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IWTG: Canucks fall 4-1 to the Flames in pointless game that doesn't matter

In a game that felt like the preseason except with lower stakes, the Flames won. Kudos, Calgary.
The Vancouver Canucks couldn't contain the Calgary Flames' top players in a 4-1 loss. graphic: Dan Toulgoet and Freepik

Thursday’s game between the Calgary Flames and Vancouver Canucks felt a little bit like a preseason game.

There were no real stakes, as both teams have been thoroughly eliminated from the playoffs. Just like in preseason games, star players like Elias Pettersson and Sean Monahan were not in the lineup, albeit because of season-ending injuries. And the only players who really had something to play for are the guys trying to make the team for next year.

That includes a guy like Matthew Highmore, who the Canucks acquired for Adam Gaudette at the trade deadline. Highmore bounced in and out of the lineup with the Chicago Blackhawks but he’s been given a prime opportunity to prove himself with the Canucks as he’s spent the last few games in the top-six on a line with Bo Horvat.

To be quite frank, the early returns haven’t been great for Highmore in that role, which is higher up the lineup than he’ll likely be asked to play in the future. But he did get the Canucks’ lone goal on Thursday night, which is typically a good way to stand out in a preseason game.

“Honestly, any game you get in this league, you’re looking to prove yourself and continuously get better,” said Highmore. “In the remaining games, I’ll continue to work hard, do the little details, and hopefully we get a couple of wins here.”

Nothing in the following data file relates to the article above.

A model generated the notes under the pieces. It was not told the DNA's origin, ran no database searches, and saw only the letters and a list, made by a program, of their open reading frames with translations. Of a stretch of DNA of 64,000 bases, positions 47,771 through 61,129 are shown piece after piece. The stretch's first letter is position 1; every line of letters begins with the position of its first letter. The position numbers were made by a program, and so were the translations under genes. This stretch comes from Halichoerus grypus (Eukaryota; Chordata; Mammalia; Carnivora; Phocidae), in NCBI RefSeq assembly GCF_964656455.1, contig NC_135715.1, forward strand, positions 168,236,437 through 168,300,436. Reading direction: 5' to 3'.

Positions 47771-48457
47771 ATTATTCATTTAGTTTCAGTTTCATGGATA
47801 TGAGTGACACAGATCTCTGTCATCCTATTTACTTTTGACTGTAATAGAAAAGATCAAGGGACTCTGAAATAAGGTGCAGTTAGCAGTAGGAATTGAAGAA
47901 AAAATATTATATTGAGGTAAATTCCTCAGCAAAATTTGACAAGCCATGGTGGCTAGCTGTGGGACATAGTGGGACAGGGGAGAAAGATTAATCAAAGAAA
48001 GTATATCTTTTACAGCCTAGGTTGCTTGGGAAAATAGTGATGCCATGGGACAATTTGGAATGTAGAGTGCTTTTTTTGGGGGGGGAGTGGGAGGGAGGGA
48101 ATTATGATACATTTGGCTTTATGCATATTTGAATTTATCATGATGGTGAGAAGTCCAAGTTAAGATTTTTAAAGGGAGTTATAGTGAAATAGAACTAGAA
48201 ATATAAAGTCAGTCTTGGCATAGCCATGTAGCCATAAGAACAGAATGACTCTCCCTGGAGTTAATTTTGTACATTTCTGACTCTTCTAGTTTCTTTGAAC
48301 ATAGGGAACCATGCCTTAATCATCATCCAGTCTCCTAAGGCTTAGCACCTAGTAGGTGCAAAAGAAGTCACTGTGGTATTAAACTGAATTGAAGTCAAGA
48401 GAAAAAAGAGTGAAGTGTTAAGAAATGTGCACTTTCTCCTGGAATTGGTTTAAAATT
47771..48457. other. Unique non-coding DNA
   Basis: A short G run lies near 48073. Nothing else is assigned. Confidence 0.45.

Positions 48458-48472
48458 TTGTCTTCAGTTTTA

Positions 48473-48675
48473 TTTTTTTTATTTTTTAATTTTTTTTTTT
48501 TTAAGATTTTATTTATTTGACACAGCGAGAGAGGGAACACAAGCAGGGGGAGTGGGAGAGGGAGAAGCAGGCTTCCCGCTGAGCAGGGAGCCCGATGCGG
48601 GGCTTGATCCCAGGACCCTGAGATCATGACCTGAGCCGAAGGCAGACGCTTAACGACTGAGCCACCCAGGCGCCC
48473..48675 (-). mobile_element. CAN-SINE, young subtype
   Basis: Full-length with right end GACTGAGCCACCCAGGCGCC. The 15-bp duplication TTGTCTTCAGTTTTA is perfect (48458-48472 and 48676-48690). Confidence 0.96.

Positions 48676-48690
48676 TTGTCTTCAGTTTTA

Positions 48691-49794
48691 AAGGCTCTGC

As for whether Highmore feels getting ice time with Horvat is a good sign for his future with the Canucks, Highmore played a classic blue-collar card: I’ll play wherever the coach wants me to play and do whatever I can to help the team win.

“Honestly, anything that I’m asked to do, I’m happy to do, whether it’s a checking role or trying to support these guys and make plays and whatnot,” he said. “Just trying to do my thing and help the team any way I can.”

Elsewhere in the lineup, Tyler Graovac and Travis Boyd are trying to make an argument to be the team’s fourth-line centre next season, while Olli Juolevi is getting his chance to finish the year strong and stay ahead of Jack Rathbone on the depth chart heading into next season.

That’s about it for intrigue in these games, though Jonah Gadjovich and Will Lockwood will likely get a look next week after the end of the Utica Comets season. They’re not in the lineup now because the Canucks are out of player recalls.

Is that enough to keep watching each of these games? You tell me. I, for one, had no choice but to watch this game.